Tuesday, April 3, 2012

Every Parent Has to Pull Plastic Wrap Out of a Kid’s Butt at Some Point. Or Not.

Ha! That got your attention didn’t it!

I did not actually pull plastic wrap out of my daughter’s butt. It was a piece of sautéed spinach. But in so doing, I had a freaky sense not of revulsion – as would be appropriate for any non-parent – but of déjà vu.

When I was in graduate school, living on a graduate stipend roughly the size of a postage stamp (a reasonably large postage stamp as far as these things go, but still), I did some odd jobs to earn extra cash. In later years, I found out that I could loan my brain to science for $25/hour and all I had to do was lie perfectly still in an MRI scanner for 3-4 hours listening to the radio and looking at pictures. The only downside was that I lad to lay off 24-ounce lattes for a few hours beforehand – a lesson I learned the hard way during my very first scan. I only had one more series of tasks to complete for a researcher I respected, when I realized that I needed a bathroom, and fast. To add insult to my mortification I had to squeeze a little horn to alert the researcher to my sorry state – the kind kids and clowns have on their bicycles - and despite her pleading that I just try to stick out the last fifteen minutes, I ended up begging to be wheeled down the hall to the restroom. To this day, that little horn mocks me and I have no interest in going to the circus.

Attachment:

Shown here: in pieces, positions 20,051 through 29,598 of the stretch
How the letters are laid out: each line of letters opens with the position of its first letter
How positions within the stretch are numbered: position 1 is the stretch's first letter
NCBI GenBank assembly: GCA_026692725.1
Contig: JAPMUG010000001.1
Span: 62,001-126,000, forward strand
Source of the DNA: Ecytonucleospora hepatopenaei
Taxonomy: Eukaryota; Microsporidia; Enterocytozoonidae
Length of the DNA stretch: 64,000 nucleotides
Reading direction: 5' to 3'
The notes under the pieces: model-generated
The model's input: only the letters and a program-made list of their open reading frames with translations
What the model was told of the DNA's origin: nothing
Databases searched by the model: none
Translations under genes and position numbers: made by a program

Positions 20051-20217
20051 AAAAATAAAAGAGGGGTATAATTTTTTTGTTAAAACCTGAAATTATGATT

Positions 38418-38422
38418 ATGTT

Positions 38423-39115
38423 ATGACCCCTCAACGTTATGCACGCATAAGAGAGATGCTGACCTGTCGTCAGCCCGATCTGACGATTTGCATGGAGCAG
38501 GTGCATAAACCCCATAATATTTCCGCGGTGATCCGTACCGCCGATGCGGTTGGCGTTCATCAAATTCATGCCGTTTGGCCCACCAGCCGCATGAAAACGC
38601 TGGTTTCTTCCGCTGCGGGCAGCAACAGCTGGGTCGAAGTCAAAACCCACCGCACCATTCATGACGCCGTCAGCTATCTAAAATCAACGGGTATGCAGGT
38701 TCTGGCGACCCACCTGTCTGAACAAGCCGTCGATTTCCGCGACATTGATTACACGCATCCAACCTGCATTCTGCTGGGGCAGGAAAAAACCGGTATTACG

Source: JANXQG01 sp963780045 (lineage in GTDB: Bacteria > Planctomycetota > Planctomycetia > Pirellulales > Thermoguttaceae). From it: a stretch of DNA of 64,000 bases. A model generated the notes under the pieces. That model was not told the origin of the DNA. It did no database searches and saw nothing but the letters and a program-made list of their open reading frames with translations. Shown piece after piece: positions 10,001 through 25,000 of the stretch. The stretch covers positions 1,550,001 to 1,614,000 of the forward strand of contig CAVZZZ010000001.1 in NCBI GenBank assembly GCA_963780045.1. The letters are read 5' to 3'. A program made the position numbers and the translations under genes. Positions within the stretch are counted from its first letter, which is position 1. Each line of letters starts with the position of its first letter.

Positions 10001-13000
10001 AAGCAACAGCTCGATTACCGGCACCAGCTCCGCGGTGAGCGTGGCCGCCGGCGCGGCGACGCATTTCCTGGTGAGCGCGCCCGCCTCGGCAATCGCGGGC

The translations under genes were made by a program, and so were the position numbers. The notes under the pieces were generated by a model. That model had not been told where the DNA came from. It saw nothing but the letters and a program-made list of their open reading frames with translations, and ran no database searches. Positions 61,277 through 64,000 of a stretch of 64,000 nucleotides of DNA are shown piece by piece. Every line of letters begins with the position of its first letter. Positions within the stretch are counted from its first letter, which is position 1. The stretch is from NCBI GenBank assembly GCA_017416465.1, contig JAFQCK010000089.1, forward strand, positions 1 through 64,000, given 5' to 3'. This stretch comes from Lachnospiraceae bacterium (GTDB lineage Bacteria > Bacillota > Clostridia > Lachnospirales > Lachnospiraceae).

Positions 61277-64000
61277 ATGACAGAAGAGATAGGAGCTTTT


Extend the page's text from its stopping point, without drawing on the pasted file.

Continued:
But I digress.

Before I learned that I could earn big money ($75!) for relatively no effort, I had a brief career as a house and dog sitter. Housesitting is like going grocery shopping with a two year old. It seems like a much better idea when you aren't actually doing it. In my fantasy, I would get paid to trade my tiny studio apartment for a weekend spent in luxury. Sleeping on someone else's high thread count sheets! Plundering their gourmet pantry! Watching movies on their premium cable! The main problem with this plan was that the people for which I house-sat did not share my definition of luxury.

Although they gallantly urged me to “help myself to anything in the refrigerator,” all I found was a mostly-expired selection of condiments. They didn’t have cable. Their sheets were approximately as scratchy as my own.

And then there was the dog.

The dog was an aging basset hound named Winston. Or Rufus. The name is irrelevant. Either one perfectly captures the whimsical melancholy of that particular breed. Basset hounds still strike me as a kind of evolutionary experiment: an animal designed by children’s flip book with that low, long body like a sausage barely propped up on those floppy banana feet, ears flapping around like a miniature elephant, staring up at you with those surprisingly deep and doleful eyes.